A’s hand Mariners second straight loss

SEATTLE — The Oakland Athletics got to Seattle just as Mariners pitchers Felix Hernandez and Hisashi Iwakuma delivered a pair of Safeco Field clunkers the past two nights.

Unless you consider an alternative theory.

When the Athletics followed up a 6-1 victory over Hernandez on Friday with a 6-1 win against Iwakuma Saturday, it may just have been a case of Oakland doing what it does best.

With one of the more anonymous rosters in the American League, former Mariners manager Bob Melvin has the Athletics tied with Baltimore in the AL wild card race with a 78-60 record.

In the past two games, they outscored the Mariners 12-2.

“It was disappointing,” manager Eric Wedge said. “That’s a good team, and we’re going to have to play much better to beat them (today).

“We’re not getting production, and that’s been one of our biggest problems all year. We’re not finishing innings off.”

And down in Oakland, they’ve produced a team that does exactly what Seattle tried to create in the 2012 Mariners.

Since the All-Star break, Seattle is tied with Tampa for the AL’s fourth-best record (31-22).

Since July 1, Oakland leads the majors with a 56-30 record.

The Mariners have tried to instill patience in hitters who are batting .231 this year. The Athletics have done that, and despite a .237 team average, they lead the league in pitches seen per at-bat (3.98).

Seattle wants a tenacious team that can stay close and win late — and the Mariners are 15-14 in walk-off decisions. Oakland? The Athletics have won a major league best 20 last at-bat victories.

There’s more, of course. Melvin’s pinch-hitters are hitting a big-league best .299. Oakland has used 18 rookies in 2012, and only eight players on the roster today were with the team a year ago.

Athletics pitchers walk the fewest number of hitters (212) in the AL.

“It seems they always have someone giving them a good start on the mound, they’ve got a great three-four hitting combination,” shortstop Brendan Ryan said. “On paper they’re not intimidating, but maybe that means you owe them a bigger tip of the cap.

“They’re way over .500 and playing well.”

On Saturday, with a Safeco Field crowd of 23,177 watching, the Athletics picked up an unearned run on Iwakuma in the first inning, and the Mariners got an unearned run in the second inning against Brett Anderson.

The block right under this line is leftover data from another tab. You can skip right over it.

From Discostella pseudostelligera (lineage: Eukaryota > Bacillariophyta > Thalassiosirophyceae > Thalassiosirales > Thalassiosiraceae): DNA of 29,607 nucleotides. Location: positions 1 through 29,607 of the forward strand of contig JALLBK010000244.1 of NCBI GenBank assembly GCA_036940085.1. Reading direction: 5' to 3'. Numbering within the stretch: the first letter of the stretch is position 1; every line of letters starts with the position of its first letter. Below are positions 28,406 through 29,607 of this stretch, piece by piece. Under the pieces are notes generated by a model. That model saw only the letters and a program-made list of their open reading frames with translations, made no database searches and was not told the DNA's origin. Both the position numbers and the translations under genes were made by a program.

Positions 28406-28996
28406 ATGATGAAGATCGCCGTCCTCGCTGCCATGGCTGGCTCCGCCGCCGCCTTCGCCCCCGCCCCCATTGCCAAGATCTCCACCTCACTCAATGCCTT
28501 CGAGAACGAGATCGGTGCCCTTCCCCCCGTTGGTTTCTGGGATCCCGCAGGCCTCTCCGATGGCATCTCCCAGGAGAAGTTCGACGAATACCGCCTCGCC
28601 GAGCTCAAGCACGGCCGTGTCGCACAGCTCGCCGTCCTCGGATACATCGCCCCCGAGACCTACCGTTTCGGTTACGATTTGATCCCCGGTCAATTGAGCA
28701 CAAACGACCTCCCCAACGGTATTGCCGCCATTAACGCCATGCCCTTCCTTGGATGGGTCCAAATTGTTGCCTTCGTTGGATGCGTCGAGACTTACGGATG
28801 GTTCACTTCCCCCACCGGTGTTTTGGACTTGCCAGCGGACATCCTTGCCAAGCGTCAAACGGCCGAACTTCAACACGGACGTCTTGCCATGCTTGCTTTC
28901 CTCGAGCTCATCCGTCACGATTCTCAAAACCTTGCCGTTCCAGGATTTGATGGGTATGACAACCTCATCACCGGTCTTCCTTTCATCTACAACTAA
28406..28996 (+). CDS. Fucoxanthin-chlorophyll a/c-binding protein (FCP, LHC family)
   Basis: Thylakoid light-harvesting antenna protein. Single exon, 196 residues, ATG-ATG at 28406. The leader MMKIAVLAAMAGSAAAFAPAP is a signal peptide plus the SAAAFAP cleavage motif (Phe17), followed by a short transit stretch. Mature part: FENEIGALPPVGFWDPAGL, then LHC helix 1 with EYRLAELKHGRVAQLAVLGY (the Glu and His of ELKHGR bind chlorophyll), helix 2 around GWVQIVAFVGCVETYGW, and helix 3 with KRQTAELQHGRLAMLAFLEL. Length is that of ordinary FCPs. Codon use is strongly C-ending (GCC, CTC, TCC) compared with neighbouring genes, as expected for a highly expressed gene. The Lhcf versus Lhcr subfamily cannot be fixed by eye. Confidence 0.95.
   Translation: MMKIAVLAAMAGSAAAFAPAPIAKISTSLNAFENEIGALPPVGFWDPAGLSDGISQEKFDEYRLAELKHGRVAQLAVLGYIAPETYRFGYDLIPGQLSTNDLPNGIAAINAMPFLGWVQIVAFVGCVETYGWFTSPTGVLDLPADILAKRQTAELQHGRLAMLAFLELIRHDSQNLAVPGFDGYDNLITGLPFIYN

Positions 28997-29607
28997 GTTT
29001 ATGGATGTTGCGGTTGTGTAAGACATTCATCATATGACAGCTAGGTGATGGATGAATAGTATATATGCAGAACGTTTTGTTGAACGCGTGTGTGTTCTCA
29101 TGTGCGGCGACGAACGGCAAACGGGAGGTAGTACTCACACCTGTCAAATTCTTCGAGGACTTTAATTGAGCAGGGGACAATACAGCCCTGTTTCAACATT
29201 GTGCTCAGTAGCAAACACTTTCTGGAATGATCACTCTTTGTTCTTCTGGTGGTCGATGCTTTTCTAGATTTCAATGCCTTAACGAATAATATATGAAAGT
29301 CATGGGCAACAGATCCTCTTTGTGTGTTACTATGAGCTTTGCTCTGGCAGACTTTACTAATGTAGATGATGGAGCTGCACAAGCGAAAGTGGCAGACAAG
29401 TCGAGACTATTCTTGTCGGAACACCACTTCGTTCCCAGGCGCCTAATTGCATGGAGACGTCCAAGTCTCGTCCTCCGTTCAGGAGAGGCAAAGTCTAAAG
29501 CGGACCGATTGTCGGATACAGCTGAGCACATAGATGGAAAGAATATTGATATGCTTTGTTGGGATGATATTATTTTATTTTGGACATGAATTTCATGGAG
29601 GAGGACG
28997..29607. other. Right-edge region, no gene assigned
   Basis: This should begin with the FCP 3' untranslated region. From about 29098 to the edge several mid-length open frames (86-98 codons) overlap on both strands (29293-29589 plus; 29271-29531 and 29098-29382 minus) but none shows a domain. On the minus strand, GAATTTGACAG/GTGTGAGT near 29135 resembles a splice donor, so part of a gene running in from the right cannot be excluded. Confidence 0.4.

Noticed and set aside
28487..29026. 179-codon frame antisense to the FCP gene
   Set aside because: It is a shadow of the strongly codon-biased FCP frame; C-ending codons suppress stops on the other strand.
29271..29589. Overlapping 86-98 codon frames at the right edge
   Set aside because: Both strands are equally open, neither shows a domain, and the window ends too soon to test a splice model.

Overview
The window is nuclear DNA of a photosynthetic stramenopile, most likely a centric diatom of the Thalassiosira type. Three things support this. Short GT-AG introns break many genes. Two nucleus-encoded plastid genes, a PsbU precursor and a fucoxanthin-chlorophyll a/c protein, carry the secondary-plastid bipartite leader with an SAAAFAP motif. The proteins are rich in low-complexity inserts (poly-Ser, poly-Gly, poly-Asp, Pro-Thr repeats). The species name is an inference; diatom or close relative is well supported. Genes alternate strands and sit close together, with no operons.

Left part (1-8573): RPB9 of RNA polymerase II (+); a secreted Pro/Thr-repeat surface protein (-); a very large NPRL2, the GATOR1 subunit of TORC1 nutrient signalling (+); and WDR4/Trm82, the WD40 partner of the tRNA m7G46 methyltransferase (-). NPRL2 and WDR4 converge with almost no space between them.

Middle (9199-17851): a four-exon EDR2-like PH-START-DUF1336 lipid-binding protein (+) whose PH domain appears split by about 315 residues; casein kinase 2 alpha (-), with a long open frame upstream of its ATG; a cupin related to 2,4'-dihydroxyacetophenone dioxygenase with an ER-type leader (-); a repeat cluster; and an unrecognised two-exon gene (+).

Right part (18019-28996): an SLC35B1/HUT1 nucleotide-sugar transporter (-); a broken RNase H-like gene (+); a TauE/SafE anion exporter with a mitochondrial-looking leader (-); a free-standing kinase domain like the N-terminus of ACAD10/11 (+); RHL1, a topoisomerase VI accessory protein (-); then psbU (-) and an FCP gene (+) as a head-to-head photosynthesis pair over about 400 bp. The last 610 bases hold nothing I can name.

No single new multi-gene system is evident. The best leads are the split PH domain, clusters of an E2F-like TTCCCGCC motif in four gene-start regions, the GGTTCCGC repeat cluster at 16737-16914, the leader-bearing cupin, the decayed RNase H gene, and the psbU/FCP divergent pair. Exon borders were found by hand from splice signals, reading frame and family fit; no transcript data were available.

The difference? Anderson and his bullpen didn’t allow another run all night.

Since coming off the disabled list four starts ago, Anderson is 4-0 with a 0.69 earned run average.

“More than we could ever expect,” Melvin said of Anderson.

Iwakuma couldn’t match that.

“His pitches flattened out in the fourth inning and his pitch selection wasn’t that strong,” Wedge said.

Nine Oakland batters came to the plate in the fourth inning, eight of them against Iwakuma, who gave up five hits and a walk. The biggest blow?

A three-run home run from Athletics shortstop George Kottaras.

Acquired from Milwaukee at the trade deadline, Kottaras is an infielder who platoons when Melvin feels good about him. Right now, he can’t keep him on the bench.

Kottaras hit a three-run home run on Friday night and, in his last five games, has four home runs and 14 RBI. That’s more home runs and RBI than Franklin Gutierrez has in 23 games this season.

It’s more than Trayvon Robinson has in 33 games.

“It seems like every home run he hits for us has been a big home run,” Melvin said.

What the Mariners couldn’t do was produce in the clutch, leaving nine base runners stranded. As usual, their bullpen held the opposition where it was — pitching 51⁄3 shutout innings — but the offense never closed the gap.

If the Mariners had one gold star to hand out in this one, it likely would go to rookie reliever Carter Capps, who pitched 21⁄3 scoreless innings while striking out four.

“I threw a side session today before the game, 10-12 pitches, just to get the feel for my breaking ball,” Capps said. “I threw the breaking ball early and when I got a little tired at the end I went more with the fastball.”

“He’s starting to figure it out,” Wedge said. “It’s helped than he can throw one, two, two-plus innings for us.”

After 10 appearances, Capps said, he’s developing a sense of what the game requires at this level.

After 140 games this season, more Mariners need to join him. Unless they do, they won’t beat Oakland today — or anyone else with any consistency the rest of the month.

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